Sex-workers do not always engage with traditional healthcare settings and migrant sex-workers are a growing vulnerable group. Our city uses a ‘managed approach’ to sex-working, with focus on identifying exploitation and trafficking. This gives a unique opportunity for outreach.Aim(s)/objectives
Provide accessible sexual healthcare, health promotion and contraception to sex-workers not accessing care. Evaluate this outreach service after one year.Methods
A partnership was established between the Integrated Sexual Health service and a local Third Sector Sex-work Project. Sex-workers were offered STI testing, treatment, HepB vaccination and contraception in an outreach setting (own homes/workplaces, charity premises, streets).Methods
Results (at one year):Methods
129 sex-workers seen (289 contacts); 70/129 (55%) were migrant (majority Romanian), 113 contacts; 70% previously unknown to sexual health services. Contraception was extended over the first year and provided to 25 sex-workers; Hep B vaccination offered to all. 45 infections identified in 28/70 (40%) migrants (compared with 26 infections in 21/59 (36%) non-migrant sex-workers): 33/45 Chlamydia: 20 extra-genital (5 pharyngeal, 15 rectal); 5/45 Gonorrhoea (all extra-genital); 8/45 Trichomonas Vaginalis. 27/28 successfully treated (1 moved away). 4 women had re-infection on interval rescreening (all Chlamydia). 1 case of chronic HepB, 1 chronic HepC, no cases HIV or syphilisDiscussion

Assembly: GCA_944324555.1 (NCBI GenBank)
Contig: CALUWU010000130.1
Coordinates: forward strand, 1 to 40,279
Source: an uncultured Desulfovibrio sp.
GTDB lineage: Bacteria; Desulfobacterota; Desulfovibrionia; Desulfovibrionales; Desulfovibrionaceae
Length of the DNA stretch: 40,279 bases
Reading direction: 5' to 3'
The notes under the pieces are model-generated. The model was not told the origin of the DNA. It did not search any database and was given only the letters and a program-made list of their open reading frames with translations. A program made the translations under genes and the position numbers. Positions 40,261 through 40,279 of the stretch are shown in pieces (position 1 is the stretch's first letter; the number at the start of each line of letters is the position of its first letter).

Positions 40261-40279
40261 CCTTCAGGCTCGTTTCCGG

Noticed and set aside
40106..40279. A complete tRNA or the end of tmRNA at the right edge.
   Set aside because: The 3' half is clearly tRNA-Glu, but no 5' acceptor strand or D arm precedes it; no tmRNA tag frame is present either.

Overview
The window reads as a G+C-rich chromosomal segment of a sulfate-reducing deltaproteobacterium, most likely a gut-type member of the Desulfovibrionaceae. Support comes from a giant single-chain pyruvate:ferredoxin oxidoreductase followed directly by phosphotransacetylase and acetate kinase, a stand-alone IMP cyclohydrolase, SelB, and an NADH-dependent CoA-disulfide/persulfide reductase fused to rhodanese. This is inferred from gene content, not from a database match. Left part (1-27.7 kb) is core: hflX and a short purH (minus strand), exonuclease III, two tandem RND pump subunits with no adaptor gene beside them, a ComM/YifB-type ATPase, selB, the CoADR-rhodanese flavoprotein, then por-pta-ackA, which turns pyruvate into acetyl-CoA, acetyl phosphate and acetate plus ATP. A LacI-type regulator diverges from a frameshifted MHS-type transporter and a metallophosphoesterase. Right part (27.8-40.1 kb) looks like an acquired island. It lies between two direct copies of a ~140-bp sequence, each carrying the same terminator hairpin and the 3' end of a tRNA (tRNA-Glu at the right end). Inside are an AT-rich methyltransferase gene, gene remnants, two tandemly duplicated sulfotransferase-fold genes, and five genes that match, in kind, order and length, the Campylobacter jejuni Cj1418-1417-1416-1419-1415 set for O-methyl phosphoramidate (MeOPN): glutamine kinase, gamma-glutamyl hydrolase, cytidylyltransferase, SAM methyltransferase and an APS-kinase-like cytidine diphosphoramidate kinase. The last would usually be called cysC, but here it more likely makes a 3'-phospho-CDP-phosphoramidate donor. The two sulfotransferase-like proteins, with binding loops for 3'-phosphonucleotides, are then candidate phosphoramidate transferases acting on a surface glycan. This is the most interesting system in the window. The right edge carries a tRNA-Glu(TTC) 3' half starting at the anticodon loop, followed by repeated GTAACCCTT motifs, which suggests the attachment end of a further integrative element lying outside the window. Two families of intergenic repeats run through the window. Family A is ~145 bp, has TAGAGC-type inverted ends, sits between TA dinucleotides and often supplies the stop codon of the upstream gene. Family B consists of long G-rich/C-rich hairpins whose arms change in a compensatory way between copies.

This new outreach service successfully targeted a vulnerable group with a disproportionately high STI burden (40%). Use of a dedicated outreach team achieved trusted relationships with sex-workers. Secondary benefits included a 250% increase in women identifying as sex-workers accessing mainstream clinics.